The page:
An enquiry desk was set up to field calls and provide information and advice. It also conducted an impact assessment to identify practical ways to make guests feel more comfortable and informed. The hotel made guests’ health and safety its “first priority”, note the researchers, arranging for them to receive relevant information from government health experts. To put its guests further at ease, the chain waived all costs, organised meals and events, and even handed out Sony PlayStation Portable consoles to bored children. A crucial line of communication with the head office was established. This, say the researchers, enabled Metropark Hotel Wanchai “to receive suggestions and support from the HK CTS Hotels management team and resources and support from HK CTS Hotels”.
Clearly, the detailed crisis management plan and decisive action taken by the hotel manager and other decision-makers ensured that Metropark Hotel Wanchai was well prepared to cope with the swine flu outbreak. As well as providing essential support for residents, the researchers note, the hotel’s action plan helped to protect its reputation.
Comparing the responses of HK CTS Hotels to these two dramatic health events, the authors found evidence that adopting a four-stage crisis management process is highly effective. To manage a crisis, they explain, a hotel must go through four key stages: “reduction, readiness, response and recovery”. This theoretical model provides hotel managers with a “general crisis management framework which provides guidelines on how to handle a crisis properly”, the authors state. Going further, they outline a blueprint for crisis management informed by experience.
During the first phase, crisis reduction, hotels should seek to “minimise the impact of an upcoming crisis”, say the researchers. This involves gathering information on the potential threat from all sources, including, crucially, social media. This stage is not about acting – yet. Instead, it “should mainly be about knowledge acquisition, creation and storage”, advise the authors.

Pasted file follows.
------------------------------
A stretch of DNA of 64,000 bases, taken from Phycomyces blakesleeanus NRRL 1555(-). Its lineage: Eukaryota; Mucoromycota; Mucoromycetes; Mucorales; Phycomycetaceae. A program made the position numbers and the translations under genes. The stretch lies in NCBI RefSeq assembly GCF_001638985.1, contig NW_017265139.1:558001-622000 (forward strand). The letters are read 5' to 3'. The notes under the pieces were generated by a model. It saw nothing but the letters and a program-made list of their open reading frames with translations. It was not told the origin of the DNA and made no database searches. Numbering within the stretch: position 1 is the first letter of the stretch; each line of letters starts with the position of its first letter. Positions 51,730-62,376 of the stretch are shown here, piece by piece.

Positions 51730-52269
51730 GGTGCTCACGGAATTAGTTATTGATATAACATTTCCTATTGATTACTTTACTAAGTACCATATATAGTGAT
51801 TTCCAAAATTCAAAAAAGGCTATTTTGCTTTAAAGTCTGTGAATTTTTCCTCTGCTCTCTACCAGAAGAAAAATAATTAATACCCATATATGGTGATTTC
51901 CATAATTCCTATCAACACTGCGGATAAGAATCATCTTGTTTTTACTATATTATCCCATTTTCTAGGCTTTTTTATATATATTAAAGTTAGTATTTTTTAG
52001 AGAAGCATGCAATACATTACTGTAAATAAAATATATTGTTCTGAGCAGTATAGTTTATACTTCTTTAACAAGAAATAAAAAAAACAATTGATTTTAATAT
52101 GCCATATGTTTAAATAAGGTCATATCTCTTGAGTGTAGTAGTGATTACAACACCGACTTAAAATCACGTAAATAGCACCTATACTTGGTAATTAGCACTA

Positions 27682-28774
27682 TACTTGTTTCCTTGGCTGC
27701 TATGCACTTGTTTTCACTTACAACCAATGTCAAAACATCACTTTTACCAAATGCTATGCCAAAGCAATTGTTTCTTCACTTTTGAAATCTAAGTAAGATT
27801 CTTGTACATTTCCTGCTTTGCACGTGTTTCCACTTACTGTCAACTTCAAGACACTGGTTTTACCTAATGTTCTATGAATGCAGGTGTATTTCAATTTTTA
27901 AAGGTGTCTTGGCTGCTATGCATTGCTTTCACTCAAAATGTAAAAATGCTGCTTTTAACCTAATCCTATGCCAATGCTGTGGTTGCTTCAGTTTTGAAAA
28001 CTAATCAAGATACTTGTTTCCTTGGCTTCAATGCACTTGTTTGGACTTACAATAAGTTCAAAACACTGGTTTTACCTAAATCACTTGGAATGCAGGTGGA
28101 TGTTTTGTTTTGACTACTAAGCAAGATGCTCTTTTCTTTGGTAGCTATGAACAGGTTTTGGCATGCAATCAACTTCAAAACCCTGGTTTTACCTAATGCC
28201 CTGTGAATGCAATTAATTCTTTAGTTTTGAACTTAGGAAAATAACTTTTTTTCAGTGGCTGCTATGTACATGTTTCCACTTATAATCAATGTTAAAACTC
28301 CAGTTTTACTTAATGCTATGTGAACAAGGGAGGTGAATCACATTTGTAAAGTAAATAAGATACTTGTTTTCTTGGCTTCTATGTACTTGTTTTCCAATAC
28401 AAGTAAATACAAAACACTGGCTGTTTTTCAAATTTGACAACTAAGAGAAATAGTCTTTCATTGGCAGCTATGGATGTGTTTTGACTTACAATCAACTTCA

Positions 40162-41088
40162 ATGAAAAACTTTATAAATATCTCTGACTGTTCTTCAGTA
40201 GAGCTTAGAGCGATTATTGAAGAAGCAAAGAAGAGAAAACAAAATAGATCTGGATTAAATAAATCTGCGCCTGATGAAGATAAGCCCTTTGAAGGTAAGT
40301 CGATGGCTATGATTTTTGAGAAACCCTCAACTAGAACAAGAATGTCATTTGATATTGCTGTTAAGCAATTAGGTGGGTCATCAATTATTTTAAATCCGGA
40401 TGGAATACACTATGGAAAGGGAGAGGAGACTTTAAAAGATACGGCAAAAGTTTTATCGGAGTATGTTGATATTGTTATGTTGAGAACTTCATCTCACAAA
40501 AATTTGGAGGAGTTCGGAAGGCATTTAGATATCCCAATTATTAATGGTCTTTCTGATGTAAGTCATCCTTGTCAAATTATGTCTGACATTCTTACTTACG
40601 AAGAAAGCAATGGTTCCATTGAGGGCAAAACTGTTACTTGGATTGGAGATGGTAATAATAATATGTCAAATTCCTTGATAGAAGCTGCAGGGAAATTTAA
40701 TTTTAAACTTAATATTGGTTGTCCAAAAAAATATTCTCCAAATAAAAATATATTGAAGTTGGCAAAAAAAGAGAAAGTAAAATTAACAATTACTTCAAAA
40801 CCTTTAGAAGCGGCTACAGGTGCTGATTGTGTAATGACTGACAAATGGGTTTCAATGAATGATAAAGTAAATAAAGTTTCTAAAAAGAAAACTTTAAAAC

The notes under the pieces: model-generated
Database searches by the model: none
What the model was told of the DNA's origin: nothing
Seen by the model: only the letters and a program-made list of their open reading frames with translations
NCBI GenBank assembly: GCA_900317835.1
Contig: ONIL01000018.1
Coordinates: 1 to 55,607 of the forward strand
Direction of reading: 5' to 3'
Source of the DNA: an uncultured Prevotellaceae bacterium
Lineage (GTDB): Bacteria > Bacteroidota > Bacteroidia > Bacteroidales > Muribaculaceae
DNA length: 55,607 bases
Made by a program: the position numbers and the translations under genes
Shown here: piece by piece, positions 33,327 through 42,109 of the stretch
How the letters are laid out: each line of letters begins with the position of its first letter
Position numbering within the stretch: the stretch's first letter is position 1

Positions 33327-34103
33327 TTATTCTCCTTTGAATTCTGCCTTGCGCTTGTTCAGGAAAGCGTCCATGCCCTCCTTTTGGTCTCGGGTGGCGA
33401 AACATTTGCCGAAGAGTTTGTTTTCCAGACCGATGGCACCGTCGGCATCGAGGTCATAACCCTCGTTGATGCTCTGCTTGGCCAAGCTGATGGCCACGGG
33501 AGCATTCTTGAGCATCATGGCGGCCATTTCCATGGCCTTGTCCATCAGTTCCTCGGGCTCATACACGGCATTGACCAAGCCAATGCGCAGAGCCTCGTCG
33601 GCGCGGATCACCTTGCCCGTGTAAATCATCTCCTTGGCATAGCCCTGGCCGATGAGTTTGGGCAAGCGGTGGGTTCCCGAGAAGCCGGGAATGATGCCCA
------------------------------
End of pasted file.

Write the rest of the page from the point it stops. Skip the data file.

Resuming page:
On reaching the crisis readiness stage, the organisation has already been affected. Therefore, “providing protection for staff, guests and property will be the main aim of the contingency plan”, the researchers explain. The crisis should be categorised according to its seriousness and its impact, or the “type of damage” it inflicts. Its categorisation should dictate the particular strategy to be taken.
Communication is paramount during the crisis response stage. Having activated and implemented its contingency plan and tactics, the hotel should now “build up effective internal and external communication channels so that its employees, hotel guests and the public can access updated information”, the researchers recommend. Ongoing evaluation is required to assess the impact of the crisis and to re-evaluate and refine approaches.
Once the danger has passed, the hotel enters the crisis recovery stage. It must now “focus on implementing a recovery plan and reconstruction”, suggest the researchers. Although disruption and damage are unavoidable, there is room for optimism, as a “well-devised recovery plan and marketing strategy can change the crisis into an opportunity in the long term”. Such tactics might include price differentiation, service quality enhancement, the efficient use of social media, and public relations tactics. The ultimate aim of this stage, explain the researchers, “is to consolidate the organisation’s competitive advantage and its positioning”.
Translating theory into practice is not always simple, but it is vital – especially at times of crisis. As this case study shows, by adopting and implementing a four-stage crisis recovery plan, HK CTS Hotels was able to safeguard – and even strengthen – its reputation. The paper is a powerful illustration of the important work that SHTM academics carry out in bridging the gap between theory and practice, applying lessons learned in the classroom to the real world. It is this practical and pragmatic approach to management that sets our students and researchers apart.
Clare Fung, Bruce Tsui, and Alice H.Y. Hon (2020). Crisis Management: A Case Study of Disease Outbreak in the Metropark Hotel Group. Asia Pacific Journal of Tourism Research, Vol. 25, Issue 10, pp. 1062-1070.